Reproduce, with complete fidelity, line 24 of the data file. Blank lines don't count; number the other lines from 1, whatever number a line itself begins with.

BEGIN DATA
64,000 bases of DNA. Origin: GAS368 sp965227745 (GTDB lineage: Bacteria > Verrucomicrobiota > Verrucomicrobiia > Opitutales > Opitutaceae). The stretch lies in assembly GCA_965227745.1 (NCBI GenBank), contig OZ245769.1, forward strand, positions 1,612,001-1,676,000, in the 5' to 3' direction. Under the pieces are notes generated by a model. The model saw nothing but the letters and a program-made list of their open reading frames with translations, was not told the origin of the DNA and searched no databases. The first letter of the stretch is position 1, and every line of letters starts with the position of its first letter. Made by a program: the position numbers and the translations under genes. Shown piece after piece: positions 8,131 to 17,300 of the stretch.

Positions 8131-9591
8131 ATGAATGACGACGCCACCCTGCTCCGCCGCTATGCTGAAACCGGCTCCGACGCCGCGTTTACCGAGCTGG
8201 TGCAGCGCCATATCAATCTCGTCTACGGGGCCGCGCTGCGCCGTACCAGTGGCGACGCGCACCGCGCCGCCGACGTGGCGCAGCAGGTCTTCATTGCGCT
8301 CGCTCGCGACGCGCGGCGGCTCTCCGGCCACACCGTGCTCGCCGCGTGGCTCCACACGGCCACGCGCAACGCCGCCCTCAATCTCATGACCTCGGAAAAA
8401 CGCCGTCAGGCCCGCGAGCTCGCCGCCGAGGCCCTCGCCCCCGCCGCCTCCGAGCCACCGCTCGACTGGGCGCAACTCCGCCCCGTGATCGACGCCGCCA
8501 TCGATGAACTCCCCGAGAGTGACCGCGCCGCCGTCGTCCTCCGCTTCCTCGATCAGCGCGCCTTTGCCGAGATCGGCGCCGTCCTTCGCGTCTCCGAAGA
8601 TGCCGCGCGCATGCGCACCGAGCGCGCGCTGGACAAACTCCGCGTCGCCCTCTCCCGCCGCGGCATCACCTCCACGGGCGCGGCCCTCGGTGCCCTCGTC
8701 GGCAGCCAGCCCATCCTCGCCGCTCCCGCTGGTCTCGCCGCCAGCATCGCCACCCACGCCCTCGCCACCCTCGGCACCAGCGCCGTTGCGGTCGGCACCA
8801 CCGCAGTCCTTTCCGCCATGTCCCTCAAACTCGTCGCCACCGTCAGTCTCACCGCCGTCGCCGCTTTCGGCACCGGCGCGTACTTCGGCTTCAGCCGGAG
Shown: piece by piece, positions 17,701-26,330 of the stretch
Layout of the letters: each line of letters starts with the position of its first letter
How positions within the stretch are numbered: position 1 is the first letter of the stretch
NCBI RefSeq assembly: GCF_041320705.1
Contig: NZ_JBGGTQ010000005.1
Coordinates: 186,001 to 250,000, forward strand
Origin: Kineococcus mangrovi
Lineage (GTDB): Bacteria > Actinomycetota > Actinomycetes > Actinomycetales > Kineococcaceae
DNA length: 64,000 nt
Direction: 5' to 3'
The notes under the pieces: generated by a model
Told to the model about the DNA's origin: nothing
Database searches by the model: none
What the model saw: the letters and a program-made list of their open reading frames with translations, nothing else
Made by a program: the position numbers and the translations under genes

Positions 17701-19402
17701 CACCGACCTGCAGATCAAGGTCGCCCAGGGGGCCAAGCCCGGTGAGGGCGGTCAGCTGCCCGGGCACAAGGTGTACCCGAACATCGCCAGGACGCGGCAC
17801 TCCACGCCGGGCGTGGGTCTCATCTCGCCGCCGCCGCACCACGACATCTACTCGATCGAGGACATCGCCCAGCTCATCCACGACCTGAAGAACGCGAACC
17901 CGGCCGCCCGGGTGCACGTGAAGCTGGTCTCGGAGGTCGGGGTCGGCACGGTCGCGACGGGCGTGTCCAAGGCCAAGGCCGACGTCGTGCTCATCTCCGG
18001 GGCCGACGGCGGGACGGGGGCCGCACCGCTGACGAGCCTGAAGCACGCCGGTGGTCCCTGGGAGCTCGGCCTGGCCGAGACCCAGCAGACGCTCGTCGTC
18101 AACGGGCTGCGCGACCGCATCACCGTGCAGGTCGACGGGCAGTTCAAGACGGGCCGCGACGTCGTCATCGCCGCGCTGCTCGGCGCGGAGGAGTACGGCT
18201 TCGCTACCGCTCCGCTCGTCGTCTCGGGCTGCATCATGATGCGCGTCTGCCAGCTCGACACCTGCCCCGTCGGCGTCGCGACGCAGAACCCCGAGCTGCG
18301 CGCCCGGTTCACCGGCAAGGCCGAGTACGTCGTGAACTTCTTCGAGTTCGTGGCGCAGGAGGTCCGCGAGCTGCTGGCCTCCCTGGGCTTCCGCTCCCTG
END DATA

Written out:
What the model saw: the letters and a program-made list of their open reading frames with translations, nothing else